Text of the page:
Sustainability is a big concern for Nectar—the narrative of re-use as well as the environmental pay-off. “Marketing campaigns about being green, being ethical, they’re not interesting,” Nectar says. “Things that are made with a level of care and the stories they tell, those are rich.” The commercial area of the Nishi complex has the largest solar panel installation on an office building in Australia; it's now occupied by the Department of Climate Change. On a smaller scale, artist-makers have been engaged to develop new and sustainable pieces for every aspect – lighting, furnishing, uniforms and art. “When someone spends six years, every day, doing something you can’t look at it and not be moved by it,” he says. But this intention and investment comes with its own set of challenges. Because what’s the point of ordering 3000 hand-made glasses if they make the hotel too pricey for the glassblower to stay in? “From the beginning we’ve been conscious of ensuring that what we do, and the way we want to do it, doesn’t translate into an end result that’s inaccessible to the average person,” Nectar says. “Yes, sure, you can get artisanal makers handcrafting everything, but if that means it’s not accessible, it’s not really a model that works.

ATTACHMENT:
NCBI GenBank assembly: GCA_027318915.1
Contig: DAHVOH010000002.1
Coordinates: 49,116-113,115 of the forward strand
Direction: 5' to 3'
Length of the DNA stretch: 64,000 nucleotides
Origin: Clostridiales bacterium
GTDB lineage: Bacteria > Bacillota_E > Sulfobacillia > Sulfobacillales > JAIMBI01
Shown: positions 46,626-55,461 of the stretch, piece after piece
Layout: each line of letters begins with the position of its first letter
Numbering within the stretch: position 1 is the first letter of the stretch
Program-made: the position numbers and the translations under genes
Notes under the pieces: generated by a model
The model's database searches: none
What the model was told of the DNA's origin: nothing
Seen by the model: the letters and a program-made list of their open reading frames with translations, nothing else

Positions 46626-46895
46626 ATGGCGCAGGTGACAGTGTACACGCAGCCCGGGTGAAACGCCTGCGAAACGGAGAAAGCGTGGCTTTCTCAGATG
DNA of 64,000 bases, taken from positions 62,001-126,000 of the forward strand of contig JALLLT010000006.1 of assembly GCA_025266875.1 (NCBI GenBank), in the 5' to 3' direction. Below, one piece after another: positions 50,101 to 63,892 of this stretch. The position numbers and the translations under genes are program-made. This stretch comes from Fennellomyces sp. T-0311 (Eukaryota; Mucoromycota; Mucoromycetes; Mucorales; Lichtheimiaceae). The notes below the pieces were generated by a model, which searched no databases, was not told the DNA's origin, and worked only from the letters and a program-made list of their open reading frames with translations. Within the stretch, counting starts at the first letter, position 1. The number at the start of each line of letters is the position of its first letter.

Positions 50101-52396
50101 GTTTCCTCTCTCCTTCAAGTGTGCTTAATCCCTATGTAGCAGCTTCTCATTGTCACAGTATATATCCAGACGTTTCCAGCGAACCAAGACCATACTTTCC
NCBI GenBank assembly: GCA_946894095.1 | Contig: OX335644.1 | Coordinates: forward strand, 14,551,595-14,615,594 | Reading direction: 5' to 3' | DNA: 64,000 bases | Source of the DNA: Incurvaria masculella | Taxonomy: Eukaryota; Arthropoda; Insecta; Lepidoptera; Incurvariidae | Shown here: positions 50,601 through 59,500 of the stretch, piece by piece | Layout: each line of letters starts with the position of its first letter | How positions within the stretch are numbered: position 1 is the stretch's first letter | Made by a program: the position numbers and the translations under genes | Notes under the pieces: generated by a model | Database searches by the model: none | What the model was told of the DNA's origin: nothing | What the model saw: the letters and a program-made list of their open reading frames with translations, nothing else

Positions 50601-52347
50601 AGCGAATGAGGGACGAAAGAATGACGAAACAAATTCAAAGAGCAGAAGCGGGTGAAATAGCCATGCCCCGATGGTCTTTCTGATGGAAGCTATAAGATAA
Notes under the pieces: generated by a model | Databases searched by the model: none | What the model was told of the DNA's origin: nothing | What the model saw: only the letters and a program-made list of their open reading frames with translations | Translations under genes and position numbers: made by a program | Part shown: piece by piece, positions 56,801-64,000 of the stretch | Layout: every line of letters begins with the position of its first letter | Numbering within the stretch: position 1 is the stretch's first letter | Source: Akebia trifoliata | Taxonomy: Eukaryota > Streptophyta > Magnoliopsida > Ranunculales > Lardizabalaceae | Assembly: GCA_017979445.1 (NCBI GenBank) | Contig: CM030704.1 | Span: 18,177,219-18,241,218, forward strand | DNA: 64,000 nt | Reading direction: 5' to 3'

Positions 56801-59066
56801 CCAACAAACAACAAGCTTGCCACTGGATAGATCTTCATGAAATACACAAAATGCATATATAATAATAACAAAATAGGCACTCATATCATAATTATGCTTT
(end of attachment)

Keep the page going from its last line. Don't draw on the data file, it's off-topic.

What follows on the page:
Because if Nectar’s putting all his faith in the idea that a hotel can function as a genuine cortex of public life, it’s going to need to work. “What matters most,” he says, “not only in hotels but in all of the third spaces we occupy as citizens, is the content and the resonance of the place. You hope to design a place immediately that says, ‘We’re open and tolerant’. Ultimately, you want the business guest and a student, the locals and someone travelling from the outskirts of Canberra staying with family and friends, to sit down beside each other and have a conversation.”
It’s a seemingly modest goal that requires a phenomenal amount of planning, coordination, money, time, and vision, but Nectar remains undaunted. “Someone once said to me, ‘Good luck with your ill-conceived, mismanaged pipe dream’.” He laughs. “I think we’re going to emblazon that in front of the door.”